The Impossible Pursuit of Justice, Part 3.

March 10, 2012

[Check out Part 1 and Part 2 if you haven’t already.]

Finally picking up where I left off…

The morning after that epic day of nothingness, F and I drove all the way to Fernando de la Mora Sur to yet another police station. We were not holding our breaths, but the visit was still worth a shot.

We walked into a decrepit and bare bones room. Four uniformed officers were seated around a desk with the local Asuncion newspaper laying open. In the centerfold was a voluptuous girl clad in nothing more than a white thong. Forcing attention away from their beloved was an inconvenient chore that communicated clearly. All the officers stared at us with annoyed expressions as we inquired about filing a denuncio. Finally, one huffily stood up and with the angst and attitude of a hormonal teenager, escorted us to another prison cell room.

As we waited for someone–anyone–to get their act together, we sweltered. I made 100% sure my chair was drenched by the time we left (and shuddered to think how many others had done the same before me). In any case, another police officer entered with a composition notebook under his arm. He sat down and then requested I narrate what happened.

Five words in, he held up his hand and told me to slow the h-e-double hockey sticks down. I then realized he was painstakingly transcribing everything by hand. His handwriting was quite neat, but honest to goodness, it took him 40 seconds to write each LETTER. Omg. I crossed my eyes at Forest and resigned myself to the reality that I would be inhabiting that chair for the next seven hours, if not the entire evening and then some.

Fast forward through repeated reenacted scenarios, the officer’s thirty-minute search for a map(!), and eight reminders that he had spelled my name wrong (despite the fact that my passport was right in front of him and all he had to do was copy verbatim), we at long last held a one-page, handwritten report documented on ever professional notebook paper. I requested a few more notes be added (like the fact that the other guy fled the scene…) and then sealed it with my signature.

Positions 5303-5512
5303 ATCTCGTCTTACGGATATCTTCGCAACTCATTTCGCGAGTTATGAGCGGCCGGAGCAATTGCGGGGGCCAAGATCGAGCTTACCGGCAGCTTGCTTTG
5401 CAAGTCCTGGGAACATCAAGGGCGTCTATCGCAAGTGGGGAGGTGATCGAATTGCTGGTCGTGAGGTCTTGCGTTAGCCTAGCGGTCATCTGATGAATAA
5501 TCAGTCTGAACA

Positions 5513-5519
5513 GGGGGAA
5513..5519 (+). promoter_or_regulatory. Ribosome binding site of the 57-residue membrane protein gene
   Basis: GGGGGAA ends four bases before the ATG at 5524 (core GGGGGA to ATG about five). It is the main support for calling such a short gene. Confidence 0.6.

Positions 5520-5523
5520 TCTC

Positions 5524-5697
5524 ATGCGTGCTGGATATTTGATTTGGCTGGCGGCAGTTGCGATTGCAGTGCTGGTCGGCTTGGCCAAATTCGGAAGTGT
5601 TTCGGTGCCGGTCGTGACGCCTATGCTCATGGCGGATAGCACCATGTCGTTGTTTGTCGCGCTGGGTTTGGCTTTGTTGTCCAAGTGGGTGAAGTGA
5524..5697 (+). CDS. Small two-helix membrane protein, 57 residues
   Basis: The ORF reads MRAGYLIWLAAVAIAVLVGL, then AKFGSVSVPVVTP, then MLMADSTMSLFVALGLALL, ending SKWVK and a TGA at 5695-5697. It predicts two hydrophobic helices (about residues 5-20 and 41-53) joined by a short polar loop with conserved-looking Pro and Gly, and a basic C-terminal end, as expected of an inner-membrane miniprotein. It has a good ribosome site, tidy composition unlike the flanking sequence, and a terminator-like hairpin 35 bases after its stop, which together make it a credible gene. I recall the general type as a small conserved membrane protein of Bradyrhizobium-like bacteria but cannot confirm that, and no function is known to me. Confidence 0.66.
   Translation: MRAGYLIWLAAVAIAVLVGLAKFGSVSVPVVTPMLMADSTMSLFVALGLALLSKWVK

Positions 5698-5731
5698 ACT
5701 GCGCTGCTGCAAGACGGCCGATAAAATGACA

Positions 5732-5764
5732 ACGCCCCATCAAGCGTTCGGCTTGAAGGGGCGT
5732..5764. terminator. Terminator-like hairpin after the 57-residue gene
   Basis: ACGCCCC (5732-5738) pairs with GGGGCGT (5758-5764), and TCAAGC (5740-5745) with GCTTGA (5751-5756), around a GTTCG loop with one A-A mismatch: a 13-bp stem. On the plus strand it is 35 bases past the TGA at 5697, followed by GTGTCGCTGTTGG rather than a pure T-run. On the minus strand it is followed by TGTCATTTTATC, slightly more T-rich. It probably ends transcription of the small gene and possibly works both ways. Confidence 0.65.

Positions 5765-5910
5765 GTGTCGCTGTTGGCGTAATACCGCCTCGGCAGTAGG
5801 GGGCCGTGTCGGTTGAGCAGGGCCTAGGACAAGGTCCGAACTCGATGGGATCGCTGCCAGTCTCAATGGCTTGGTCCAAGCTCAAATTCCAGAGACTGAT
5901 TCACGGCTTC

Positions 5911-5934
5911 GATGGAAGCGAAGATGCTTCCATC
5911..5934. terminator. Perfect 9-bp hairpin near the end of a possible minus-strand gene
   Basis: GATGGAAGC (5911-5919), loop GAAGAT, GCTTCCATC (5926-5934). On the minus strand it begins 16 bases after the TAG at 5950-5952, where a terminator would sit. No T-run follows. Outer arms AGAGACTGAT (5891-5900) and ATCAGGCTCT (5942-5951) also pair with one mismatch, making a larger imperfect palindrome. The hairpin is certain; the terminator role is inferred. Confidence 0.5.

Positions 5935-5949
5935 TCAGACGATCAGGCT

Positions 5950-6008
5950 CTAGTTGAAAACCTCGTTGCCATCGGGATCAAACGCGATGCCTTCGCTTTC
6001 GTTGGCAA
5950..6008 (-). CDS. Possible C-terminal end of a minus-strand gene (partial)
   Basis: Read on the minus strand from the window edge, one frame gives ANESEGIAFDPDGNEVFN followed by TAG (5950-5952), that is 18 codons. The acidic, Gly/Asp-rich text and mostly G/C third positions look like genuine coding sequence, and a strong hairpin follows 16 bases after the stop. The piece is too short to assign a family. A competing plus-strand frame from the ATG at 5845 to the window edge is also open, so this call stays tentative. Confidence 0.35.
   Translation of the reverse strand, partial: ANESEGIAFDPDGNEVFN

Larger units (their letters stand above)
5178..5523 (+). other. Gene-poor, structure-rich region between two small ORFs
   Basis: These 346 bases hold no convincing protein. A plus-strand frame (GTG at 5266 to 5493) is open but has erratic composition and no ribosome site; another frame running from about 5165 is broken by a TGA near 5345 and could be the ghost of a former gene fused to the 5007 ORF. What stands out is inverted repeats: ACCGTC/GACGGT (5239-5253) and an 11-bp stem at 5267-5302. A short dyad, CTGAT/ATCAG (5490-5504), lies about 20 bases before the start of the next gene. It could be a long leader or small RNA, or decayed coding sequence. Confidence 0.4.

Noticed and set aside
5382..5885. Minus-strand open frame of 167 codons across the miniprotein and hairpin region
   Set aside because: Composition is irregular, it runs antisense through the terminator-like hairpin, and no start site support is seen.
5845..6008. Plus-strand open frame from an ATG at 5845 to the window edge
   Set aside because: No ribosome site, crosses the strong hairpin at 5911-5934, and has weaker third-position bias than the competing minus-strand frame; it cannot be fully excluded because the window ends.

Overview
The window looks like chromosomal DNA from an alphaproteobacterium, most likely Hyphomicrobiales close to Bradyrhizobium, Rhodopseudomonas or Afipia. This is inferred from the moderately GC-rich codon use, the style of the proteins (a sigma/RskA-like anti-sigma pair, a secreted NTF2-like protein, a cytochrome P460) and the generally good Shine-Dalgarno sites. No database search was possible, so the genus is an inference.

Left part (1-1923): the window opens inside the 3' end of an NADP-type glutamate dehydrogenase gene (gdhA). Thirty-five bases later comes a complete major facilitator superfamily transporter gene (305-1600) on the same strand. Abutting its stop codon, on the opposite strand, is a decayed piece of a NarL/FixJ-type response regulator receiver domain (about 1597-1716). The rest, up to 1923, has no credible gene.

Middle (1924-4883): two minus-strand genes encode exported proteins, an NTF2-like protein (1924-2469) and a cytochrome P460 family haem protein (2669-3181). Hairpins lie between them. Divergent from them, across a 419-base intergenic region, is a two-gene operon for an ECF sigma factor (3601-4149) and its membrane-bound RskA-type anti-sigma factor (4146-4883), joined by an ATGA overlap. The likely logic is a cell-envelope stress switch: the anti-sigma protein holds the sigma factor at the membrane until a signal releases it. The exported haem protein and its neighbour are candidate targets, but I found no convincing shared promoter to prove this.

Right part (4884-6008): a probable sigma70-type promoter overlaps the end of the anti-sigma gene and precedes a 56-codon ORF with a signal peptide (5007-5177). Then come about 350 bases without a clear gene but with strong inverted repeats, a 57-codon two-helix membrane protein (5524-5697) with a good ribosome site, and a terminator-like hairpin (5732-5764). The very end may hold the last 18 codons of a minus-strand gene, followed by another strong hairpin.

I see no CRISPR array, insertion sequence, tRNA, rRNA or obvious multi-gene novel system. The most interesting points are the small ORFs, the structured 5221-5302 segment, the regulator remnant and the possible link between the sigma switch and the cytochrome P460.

The composition book was taken to yet another room adorned only with a row of seats and an antique computer. I had a slinking suspicion it wasn’t there as decoration. I was given a torn piece of scrap paper with a report numeral and a phone number, and was informed my report would be ready on Monday (we filed on Friday). But I was also instructed to call ahead to double-check the report status.

I called every day for three weeks straight, and every day they told me, “No, senorita, it’s not ready yet. But maybe this afternoon…” I eventually lost patience and went a little verbally crazy on the phone. The voice on the other line immediately promised to personally see that the report would be ready for me by the afternoon.

The cynic in me waited another few days before venturing to pick up the report (turns out, all they needed to do was type it up! aslkj;al). I almost died seven times driving there. Of course, upon my return, nobody knew what was going on or where to direct me, so I wandered from room to room in the police station, praying I wouldn’t get shot. I found the place that had given me the slip and took a seat amidst all the people crowding the desk of the one working employee.

Naturally, I chose the one camouflaged broken chair and after several embarrassing minutes of flailing limbs and consecutive massive heart attacks (as if everyone was not already scrutinizing the young Chinese girl in the police station), I gave up my desire to sit and wait. The slowly developing Paraguayan instinct in me pushed me to pounce on an officer trying to exit the room, and forced her to attend to me, preparing to throw down should I be informed that my report was not yet ready.

But miracles of miracles, it actually was (processed just that morning)! The officer sandwiched one of those ghetto carbon sheets between two sheets of blank paper, and after a twenty minute battle, my report came screaming out of a printer that I swear was twice my age. It was crooked and barely legible, but behold, it was a denuncio in the flesh.

I still had to wait another day to submit the report to the insurance agency (they are only open until 1pm), and yet another week and a half for the auto shop to complete its body work on the car. But after many dead ends, headaches, and multitudes of inefficiency, I can officially wash my hands of this situation.



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